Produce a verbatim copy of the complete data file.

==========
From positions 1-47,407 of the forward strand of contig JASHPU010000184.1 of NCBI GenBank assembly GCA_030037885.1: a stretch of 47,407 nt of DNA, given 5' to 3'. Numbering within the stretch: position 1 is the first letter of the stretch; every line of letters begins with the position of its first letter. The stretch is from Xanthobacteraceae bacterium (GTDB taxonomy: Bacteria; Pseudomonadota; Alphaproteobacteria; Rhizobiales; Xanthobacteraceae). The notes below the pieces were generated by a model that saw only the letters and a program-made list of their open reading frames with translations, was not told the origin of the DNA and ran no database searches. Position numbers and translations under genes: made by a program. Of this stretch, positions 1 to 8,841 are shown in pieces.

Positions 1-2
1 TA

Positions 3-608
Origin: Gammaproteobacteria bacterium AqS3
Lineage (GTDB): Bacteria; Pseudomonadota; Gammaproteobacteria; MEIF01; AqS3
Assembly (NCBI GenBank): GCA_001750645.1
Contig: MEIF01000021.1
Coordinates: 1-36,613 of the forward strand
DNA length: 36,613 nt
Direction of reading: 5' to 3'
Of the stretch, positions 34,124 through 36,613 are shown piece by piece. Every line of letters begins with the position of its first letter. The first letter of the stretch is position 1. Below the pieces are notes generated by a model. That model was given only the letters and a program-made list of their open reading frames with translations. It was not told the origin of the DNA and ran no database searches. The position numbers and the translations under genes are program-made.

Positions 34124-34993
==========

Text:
From positions 1-47,407 of the forward strand of contig JASHPU010000184.1 of NCBI GenBank assembly GCA_030037885.1: a stretch of 47,407 nt of DNA, given 5' to 3'. Numbering within the stretch: position 1 is the first letter of the stretch; every line of letters begins with the position of its first letter. The stretch is from Xanthobacteraceae bacterium (GTDB taxonomy: Bacteria; Pseudomonadota; Alphaproteobacteria; Rhizobiales; Xanthobacteraceae). The notes below the pieces were generated by a model that saw only the letters and a program-made list of their open reading frames with translations, was not told the origin of the DNA and ran no database searches. Position numbers and translations under genes: made by a program. Of this stretch, positions 1 to 8,841 are shown in pieces.

Positions 1-2
1 TA

Positions 3-608
Origin: Gammaproteobacteria bacterium AqS3
Lineage (GTDB): Bacteria; Pseudomonadota; Gammaproteobacteria; MEIF01; AqS3
Assembly (NCBI GenBank): GCA_001750645.1
Contig: MEIF01000021.1
Coordinates: 1-36,613 of the forward strand
DNA length: 36,613 nt
Direction of reading: 5' to 3'
Of the stretch, positions 34,124 through 36,613 are shown piece by piece. Every line of letters begins with the position of its first letter. The first letter of the stretch is position 1. Below the pieces are notes generated by a model. That model was given only the letters and a program-made list of their open reading frames with translations. It was not told the origin of the DNA and ran no database searches. The position numbers and the translations under genes are program-made.

Positions 34124-34993